LONDON — Iran has told the UN nuclear supervisory body that it plans to install more sophisticated equipment at its principal nuclear enrichment plant, a diplomat said Thursday, in a move likely to worry the United States, Israel, and the West.
The diplomat, based in Vienna, the headquarters of the International Atomic Energy Agency, cited a letter from Iranian officials to the IAEA saying it wants to upgrade its main enrichment plant at Natanz. The upgrade could accelerate uranium enrichment by as much as two or three times, the diplomat said, requesting anonymity.
The United States and its allies accuse Tehran of seeking the technology for nuclear weapons, but Iran says it wants to use enriched uranium purely for civilian and peaceful purposes.
The disclosure came amid high regional tension, a day after US officials said Israeli warplanes struck deep inside Syrian territory. The US officials said they believed the target was a convoy carrying sophisticated antiaircraft weaponry on the outskirts of the Syrian capital, Damascus, that had been intended for the Hezbollah Shi’ite militia in Lebanon.
Iran is a close ally of Syria and Hezbollah. While an accelerated Iranian nuclear program would add to regional uncertainties — possibly renewing Israeli threats to strike at Iran’s nuclear facilities — there was no immediate indication that the timing of Iran’s note to the IAEA was related to the events in Syria.
The disclosure came amid high regional tension, a day after US officials said Israeli warplanes struck deep inside Syrian territory.
International negotiations on the nuclear program are stalled by disputes on the venue and date for the next round.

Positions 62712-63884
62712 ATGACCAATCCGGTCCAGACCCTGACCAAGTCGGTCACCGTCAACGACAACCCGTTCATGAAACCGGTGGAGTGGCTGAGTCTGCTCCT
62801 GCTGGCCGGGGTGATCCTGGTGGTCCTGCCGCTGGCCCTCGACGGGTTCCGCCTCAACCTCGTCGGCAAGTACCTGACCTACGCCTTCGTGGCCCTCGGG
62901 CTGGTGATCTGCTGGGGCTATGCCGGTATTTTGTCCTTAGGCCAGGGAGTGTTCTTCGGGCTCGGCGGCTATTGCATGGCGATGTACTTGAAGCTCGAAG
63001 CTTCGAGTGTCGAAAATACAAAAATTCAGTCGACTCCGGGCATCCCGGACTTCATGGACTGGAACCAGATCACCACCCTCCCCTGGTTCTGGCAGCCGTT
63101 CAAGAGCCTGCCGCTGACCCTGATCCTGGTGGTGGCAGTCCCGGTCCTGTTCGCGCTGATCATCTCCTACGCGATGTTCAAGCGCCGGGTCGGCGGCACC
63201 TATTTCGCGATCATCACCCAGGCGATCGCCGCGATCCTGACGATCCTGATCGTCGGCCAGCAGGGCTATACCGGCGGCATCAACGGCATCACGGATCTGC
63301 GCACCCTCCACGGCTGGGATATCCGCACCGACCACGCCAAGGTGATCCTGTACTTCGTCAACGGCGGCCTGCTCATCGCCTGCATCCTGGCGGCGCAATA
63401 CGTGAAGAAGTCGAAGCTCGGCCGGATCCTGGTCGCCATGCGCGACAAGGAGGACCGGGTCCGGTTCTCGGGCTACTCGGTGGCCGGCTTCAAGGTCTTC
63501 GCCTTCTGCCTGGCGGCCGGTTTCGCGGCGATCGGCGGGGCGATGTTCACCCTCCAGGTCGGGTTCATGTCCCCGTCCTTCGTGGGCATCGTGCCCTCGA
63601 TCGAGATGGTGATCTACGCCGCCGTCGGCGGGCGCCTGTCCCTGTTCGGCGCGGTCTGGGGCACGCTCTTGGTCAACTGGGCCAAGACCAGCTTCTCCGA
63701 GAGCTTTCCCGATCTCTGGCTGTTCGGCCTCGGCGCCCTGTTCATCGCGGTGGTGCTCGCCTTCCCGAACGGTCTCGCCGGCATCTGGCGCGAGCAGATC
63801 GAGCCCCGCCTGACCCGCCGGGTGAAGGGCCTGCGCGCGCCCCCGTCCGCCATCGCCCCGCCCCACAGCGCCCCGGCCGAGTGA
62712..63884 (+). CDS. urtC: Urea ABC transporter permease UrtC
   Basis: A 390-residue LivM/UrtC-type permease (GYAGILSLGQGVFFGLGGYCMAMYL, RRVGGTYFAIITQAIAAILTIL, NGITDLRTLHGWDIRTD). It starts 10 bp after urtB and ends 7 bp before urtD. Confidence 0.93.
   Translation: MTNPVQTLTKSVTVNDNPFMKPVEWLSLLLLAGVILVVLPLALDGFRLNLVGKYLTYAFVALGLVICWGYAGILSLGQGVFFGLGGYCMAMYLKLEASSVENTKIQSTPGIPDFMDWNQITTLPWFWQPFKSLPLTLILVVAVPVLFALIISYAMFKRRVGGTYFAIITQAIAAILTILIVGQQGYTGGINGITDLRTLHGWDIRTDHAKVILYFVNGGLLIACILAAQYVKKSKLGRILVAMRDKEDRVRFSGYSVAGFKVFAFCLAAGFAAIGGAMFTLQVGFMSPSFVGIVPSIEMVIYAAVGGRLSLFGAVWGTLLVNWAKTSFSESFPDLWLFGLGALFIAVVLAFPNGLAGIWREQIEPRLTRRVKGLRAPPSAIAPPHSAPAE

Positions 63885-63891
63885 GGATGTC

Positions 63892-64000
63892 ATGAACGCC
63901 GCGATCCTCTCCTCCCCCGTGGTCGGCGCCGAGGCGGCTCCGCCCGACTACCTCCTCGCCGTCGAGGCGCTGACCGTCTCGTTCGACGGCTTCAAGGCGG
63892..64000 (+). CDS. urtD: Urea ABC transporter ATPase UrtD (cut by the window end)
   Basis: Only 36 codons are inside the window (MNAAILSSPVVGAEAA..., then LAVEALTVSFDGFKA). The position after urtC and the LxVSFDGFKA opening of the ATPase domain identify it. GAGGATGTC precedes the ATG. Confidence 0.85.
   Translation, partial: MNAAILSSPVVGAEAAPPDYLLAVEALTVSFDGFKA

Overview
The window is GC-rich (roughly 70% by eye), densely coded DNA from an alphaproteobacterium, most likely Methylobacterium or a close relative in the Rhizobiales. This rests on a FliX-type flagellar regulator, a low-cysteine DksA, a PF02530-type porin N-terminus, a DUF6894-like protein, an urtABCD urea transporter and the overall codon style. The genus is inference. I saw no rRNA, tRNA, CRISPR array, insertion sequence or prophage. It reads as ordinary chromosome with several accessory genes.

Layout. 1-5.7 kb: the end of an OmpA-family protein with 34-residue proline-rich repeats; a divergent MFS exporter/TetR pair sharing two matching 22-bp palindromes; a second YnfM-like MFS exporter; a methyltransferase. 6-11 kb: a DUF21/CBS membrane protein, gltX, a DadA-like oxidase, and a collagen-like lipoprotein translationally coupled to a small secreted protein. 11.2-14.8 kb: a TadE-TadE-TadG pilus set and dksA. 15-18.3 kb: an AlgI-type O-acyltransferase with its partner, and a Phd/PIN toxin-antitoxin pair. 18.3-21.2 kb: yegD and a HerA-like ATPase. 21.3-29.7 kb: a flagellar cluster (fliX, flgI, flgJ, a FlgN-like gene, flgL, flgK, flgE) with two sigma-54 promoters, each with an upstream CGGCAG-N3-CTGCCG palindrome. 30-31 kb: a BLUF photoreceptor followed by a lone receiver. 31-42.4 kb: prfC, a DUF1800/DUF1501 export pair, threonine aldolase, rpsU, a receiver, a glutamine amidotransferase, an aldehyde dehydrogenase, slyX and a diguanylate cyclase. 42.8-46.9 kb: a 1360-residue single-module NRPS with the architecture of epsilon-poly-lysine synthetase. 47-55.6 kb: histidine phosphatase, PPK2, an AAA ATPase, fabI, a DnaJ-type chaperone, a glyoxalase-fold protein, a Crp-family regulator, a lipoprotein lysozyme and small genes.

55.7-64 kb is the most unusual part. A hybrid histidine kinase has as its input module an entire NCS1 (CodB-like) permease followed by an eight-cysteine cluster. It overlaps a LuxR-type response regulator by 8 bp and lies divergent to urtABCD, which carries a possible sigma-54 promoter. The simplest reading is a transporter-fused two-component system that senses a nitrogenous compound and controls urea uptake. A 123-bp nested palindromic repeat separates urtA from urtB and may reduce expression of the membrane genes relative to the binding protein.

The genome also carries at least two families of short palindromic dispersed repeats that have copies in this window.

Iranian officials offered no immediate comment on the note, but nuclear experts said Iran’s ambitions to install more sophisticated centrifuges had been known for some time. President Mahmoud Ahmadinejad of Iran first hinted publicly that Iranian scientists were conducting research to make these machines in 2006. According to news reports, Tehran began testing prototype centrifuges in 2010.
It was unclear from the Iranian note whether the new centrifuges would be used to enrich uranium to the roughly 4 percent purity level used for civilian power generation or to the 20 percent purity level that can be used in medical isotope production. The higher purity is more worrisome to Iran’s adversaries because it is a short technical step away from the highly enriched uranium used in nuclear weapons.
Cliff Kupchan, an Iran specialist at the Eurasia Group, a Washington-based risk consultancy, said in a note to clients Thursday that the faster centrifuges, assuming they work well, ‘‘would mark a significant technological breakthrough’’ that theoretically could shorten the amount of time Iran would need to create fuel for nuclear weapons should it choose that path.
But Kupchan cautioned that ‘‘Iran has a long history of overstating its capabilities.’’
News of the Iranian note emerged days after Iran said it lofted a monkey into space.
While US analysts said the missile technology used in the experiment appeared to have little military relevance, James E. Oberg, a former NASA engineer and author of a dozen books on human spaceflight, said Iran’s civil space advances also had propaganda value because the peaceful flights could take global attention off the nation’s military ambitions.